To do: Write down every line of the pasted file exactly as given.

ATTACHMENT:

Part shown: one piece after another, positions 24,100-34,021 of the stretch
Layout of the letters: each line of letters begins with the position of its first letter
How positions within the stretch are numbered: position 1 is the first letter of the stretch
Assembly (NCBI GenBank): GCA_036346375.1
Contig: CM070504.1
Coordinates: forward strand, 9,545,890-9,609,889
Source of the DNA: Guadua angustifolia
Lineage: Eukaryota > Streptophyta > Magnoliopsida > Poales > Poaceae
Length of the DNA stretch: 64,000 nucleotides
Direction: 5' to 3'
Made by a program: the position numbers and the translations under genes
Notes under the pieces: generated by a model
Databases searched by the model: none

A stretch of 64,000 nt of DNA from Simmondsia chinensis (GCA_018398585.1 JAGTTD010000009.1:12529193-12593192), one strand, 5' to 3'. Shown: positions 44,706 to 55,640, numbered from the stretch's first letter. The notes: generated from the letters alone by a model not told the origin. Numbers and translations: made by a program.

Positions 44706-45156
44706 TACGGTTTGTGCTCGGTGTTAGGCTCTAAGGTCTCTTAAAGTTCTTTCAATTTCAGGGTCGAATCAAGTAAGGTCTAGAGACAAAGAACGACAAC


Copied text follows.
Part shown: one piece after another, positions 24,100-34,021 of the stretch
Layout of the letters: each line of letters begins with the position of its first letter
How positions within the stretch are numbered: position 1 is the first letter of the stretch
Assembly (NCBI GenBank): GCA_036346375.1
Contig: CM070504.1
Coordinates: forward strand, 9,545,890-9,609,889
Source of the DNA: Guadua angustifolia
Lineage: Eukaryota > Streptophyta > Magnoliopsida > Poales > Poaceae
Length of the DNA stretch: 64,000 nucleotides
Direction: 5' to 3'
Made by a program: the position numbers and the translations under genes
Notes under the pieces: generated by a model
Databases searched by the model: none

A stretch of 64,000 nt of DNA from Simmondsia chinensis (GCA_018398585.1 JAGTTD010000009.1:12529193-12593192), one strand, 5' to 3'. Shown: positions 44,706 to 55,640, numbered from the stretch's first letter. The notes: generated from the letters alone by a model not told the origin. Numbers and translations: made by a program.

Positions 44706-45156
44706 TACGGTTTGTGCTCGGTGTTAGGCTCTAAGGTCTCTTAAAGTTCTTTCAATTTCAGGGTCGAATCAAGTAAGGTCTAGAGACAAAGAACGACAAC